AskDefine | Define throttle

Dictionary Definition

throttle

Noun

1 a valve that regulates the supply of fuel to the engine [syn: accelerator, throttle valve]
2 a pedal that controls the throttle valve; "he stepped on the gas" [syn: accelerator, accelerator pedal, gas pedal, gas, gun]

Verb

1 place limits on (extent or access); "restrict the use of this parking lot"; "limit the time you can spend with your friends" [syn: restrict, restrain, trammel, limit, bound, confine]
2 kill by squeezing the throat of so as to cut off the air; "he tried to strangle his opponent"; "A man in Boston has been strangling several dozen prostitutes" [syn: strangle, strangulate]
3 reduce the air supply; "choke a carburetor" [syn: choke]

User Contributed Dictionary

English

Pronunciation

Etymology

throte

Noun

  1. A valve that regulates the supply of fuel-air mixture to an internal combustion engine and thus controls its speed; a similar valve that controls the air supply to an engine.
  2. The lever or pedal that controls this valve.

Translations

a valve
the lever or pedal that controls this valve

Verb

  1. To cut back on the speed of an engine, a person or organization.
  2. To strangle or choke someone.

Translations

to cut back speed
Swedish: gasa, öka gasen  (= increase the speed/throttle up) strypa gasen, minska gasen  (= decrease the speed)undertrycka (of a person)begränsa (of an organization)
to strangle someone
Translations to be checked
  • ttbc Spanish: acelerador, estrangulador

Extensive Definition

A throttle is the mechanism by which the flow of a fluid is managed by constriction or obstruction. An engine's power can be increased or decreased by the restriction of inlet gases (i.e., by the use of a throttle). The term throttle has come to refer, informally and incorrectly, to any mechanism by which the power or speed of an engine is regulated.

Internal combustion engines

In a petrol internal combustion engine, the throttle is a valve that directly regulates the amount of air entering the engine, indirectly controlling the fuel burned on each cycle due to the fuel-injector or carburetor maintaining a relatively constant fuel/air ratio. In a motor vehicle the control used by the driver to regulate power is sometimes called the throttle pedal or accelerator.
The throttle is typically a butterfly valve. In a fuel-injected engine, the throttle valve is housed in the throttle body. In a carbureted engine, it is found in the carburetor.
When a throttle is wide open, the intake manifold is usually at ambient atmospheric pressure. When the throttle is partially closed, a manifold vacuum develops as the intake drops below ambient pressure.
Usually the throttle valve is mechanically linked with the throttle pedal or lever. In vehicles with electronic throttle control, the throttle valve is electronically controlled, which allows the ECU greater possibilities in reducing air emissions.
Because Diesel engines use compression ignition, they do not need to control air volumes or mixture (indeed this would be undesirable). Thus they lack a butterfly valve in the intake tract, and do not have a throttle. They instead regulate engine power by directly controlling the quantity of fuel injected into the cylinder at top dead centre (TDC) of the compression stroke.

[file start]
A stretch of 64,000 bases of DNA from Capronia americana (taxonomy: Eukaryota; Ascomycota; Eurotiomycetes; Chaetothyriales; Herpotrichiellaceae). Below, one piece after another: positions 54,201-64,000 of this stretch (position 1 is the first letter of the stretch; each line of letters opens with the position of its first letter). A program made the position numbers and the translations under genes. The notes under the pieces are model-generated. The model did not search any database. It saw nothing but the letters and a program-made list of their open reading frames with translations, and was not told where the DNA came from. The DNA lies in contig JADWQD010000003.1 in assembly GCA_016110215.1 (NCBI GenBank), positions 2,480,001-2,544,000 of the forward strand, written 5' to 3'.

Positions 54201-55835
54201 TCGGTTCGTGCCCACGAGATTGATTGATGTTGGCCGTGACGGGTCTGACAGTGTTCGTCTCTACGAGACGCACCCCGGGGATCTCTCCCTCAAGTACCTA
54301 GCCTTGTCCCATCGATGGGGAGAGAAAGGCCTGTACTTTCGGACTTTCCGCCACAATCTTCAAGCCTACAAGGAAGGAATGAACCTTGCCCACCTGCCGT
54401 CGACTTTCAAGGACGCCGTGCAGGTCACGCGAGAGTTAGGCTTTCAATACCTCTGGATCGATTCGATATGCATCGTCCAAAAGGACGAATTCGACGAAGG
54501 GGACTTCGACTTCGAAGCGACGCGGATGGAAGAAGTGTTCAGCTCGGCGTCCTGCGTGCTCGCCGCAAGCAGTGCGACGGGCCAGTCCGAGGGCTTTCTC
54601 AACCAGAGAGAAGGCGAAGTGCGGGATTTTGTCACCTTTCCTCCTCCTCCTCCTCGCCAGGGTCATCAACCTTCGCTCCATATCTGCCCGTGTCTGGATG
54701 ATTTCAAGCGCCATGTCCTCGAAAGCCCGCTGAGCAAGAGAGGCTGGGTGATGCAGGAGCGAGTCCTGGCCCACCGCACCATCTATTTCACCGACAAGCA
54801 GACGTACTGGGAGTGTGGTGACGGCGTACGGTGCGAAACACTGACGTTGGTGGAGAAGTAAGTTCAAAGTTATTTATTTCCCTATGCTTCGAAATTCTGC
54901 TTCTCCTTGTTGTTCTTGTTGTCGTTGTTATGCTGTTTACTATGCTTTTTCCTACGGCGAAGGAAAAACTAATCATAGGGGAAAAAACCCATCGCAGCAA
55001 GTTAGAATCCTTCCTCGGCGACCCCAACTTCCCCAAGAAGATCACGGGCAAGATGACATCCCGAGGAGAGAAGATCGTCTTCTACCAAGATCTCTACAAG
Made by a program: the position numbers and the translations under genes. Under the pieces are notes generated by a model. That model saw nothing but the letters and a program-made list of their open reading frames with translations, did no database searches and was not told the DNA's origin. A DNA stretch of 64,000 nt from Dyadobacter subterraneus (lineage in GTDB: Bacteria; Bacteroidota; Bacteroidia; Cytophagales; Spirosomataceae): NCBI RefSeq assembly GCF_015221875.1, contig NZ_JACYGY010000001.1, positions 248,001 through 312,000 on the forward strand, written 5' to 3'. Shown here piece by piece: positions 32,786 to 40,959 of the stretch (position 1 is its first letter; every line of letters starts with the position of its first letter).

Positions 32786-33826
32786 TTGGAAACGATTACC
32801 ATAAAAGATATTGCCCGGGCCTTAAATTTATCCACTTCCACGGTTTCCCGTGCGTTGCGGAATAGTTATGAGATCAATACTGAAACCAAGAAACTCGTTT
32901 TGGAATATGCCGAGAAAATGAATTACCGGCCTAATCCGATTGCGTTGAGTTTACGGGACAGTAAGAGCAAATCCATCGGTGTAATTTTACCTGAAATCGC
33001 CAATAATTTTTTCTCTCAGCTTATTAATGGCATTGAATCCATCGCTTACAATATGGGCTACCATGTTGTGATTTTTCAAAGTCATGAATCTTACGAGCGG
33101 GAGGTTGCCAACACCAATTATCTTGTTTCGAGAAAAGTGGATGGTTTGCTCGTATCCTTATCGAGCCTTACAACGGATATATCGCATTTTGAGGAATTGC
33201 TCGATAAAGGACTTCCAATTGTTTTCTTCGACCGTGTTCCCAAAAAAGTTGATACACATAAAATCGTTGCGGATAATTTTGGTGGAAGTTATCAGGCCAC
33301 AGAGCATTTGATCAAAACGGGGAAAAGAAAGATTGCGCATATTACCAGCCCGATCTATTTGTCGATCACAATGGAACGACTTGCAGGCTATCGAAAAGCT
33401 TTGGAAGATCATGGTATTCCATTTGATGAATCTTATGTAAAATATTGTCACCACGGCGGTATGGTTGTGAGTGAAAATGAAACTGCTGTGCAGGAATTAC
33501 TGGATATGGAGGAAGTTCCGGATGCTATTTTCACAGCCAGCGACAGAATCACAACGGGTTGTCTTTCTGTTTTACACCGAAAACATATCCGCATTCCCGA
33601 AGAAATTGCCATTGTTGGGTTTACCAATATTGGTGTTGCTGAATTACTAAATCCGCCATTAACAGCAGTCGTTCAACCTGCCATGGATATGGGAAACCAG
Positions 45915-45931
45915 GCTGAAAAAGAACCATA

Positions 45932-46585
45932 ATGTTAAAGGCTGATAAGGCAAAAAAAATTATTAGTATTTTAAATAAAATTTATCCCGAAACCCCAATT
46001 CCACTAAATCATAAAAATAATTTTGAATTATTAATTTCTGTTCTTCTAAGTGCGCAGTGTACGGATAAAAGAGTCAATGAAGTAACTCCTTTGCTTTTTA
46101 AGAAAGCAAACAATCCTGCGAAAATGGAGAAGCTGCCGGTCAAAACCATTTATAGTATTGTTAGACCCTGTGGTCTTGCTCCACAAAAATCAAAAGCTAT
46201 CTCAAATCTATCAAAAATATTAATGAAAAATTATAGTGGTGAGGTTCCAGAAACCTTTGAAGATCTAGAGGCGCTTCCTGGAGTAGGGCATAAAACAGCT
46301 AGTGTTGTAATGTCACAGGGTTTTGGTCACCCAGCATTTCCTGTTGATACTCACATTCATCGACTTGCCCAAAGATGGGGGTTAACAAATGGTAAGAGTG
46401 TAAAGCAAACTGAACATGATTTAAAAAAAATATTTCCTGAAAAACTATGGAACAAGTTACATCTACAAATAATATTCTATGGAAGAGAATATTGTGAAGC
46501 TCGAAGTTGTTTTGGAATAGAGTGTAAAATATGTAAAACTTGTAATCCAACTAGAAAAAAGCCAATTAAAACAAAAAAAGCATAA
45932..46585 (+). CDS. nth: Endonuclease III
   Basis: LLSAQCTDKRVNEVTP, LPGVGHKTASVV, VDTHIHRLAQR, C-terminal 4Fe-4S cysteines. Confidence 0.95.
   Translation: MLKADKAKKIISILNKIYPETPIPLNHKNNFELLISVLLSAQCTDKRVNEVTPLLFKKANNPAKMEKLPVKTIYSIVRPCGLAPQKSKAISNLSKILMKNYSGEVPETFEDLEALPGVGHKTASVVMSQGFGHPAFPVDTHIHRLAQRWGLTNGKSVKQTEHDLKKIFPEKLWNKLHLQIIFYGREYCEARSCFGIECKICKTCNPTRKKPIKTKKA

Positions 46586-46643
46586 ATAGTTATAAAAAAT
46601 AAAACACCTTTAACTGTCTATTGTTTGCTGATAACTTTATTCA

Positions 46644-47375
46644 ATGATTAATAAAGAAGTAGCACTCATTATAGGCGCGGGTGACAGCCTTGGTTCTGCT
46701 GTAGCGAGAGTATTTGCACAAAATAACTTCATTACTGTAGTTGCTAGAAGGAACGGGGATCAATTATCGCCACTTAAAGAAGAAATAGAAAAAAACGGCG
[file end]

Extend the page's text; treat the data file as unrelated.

Environmental aspects

Regulation of the throttle is also a mechanism for controlling engine exhaust emissions. In many modern internal combustion engines an electronic throttle is used, eliminating the older accelerator cable.
Throttle application via the accelerator pedal also results in increased sound emission from the engine. At lower operating speeds this component of vehicle noise is prominent, contrasted with higher operating speeds, for which aerodynamic and tire noise are more significant.

Other engines

Most engines have some kind of throttle control, though the particular way that power is regulated is often different.
Liquid rockets are throttled by controlling the pumps which send liquid fuel and oxidizer to the combustion chamber. Solid rockets are more difficult to throttle, but some may have mechanisms for this.
In a jet engine, engine output is also directly controlled by changing the amount of fuel flowing into the combustion chamber, usually with an autothrottle.

References

throttle in Arabic: دواسة البنزين
throttle in German: Gaspedal
throttle in Dutch: Gaspedaal
throttle in Japanese: スロットル

Synonyms, Antonyms and Related Words

abduct, arrest, asphyxiate, backpedal, backwater, bottle up, brake, burke, carry off, censor, check, choke, choke off, clamp down on, clip the wings, cork, cork up, crack down on, crush, curb, damp down, decelerate, deflate, delay, detain, disarm, draw rein, drown, dumbfound, ease off, ease up, enchain, extinguish, gag, garrote, hamstring, handcuff, hobble, hog-tie, hold back, hold down, hold in check, hold up, hush, hush-hush, impede, jump on, keep back, keep down, keep under, kidnap, kill, knock out, let down, let up, lose ground, lose momentum, lose speed, manacle, moderate, muffle, muzzle, obstruct, paralyze, pour water on, prostrate, put down, put to silence, quash, quell, quench, quiet, quieten, reef, rein in, relax, repress, retard, set back, shanghai, shush, shut down on, silence, sit down on, sit on, slack off, slack up, slacken, slow, slow down, slow up, smash, smother, soft-pedal, squash, squelch, stanch, stay, stifle, still, stop the breath, strangle, strike dumb, stultify, subdue, suffocate, suppress, take in sail, throttle down, truss up
Privacy Policy, About Us, Terms and Conditions, Contact Us
Permission is granted to copy, distribute and/or modify this document under the terms of the GNU Free Documentation License, Version 1.2
Material from Wikipedia, Wiktionary, Dict
Valid HTML 4.01 Strict, Valid CSS Level 2.1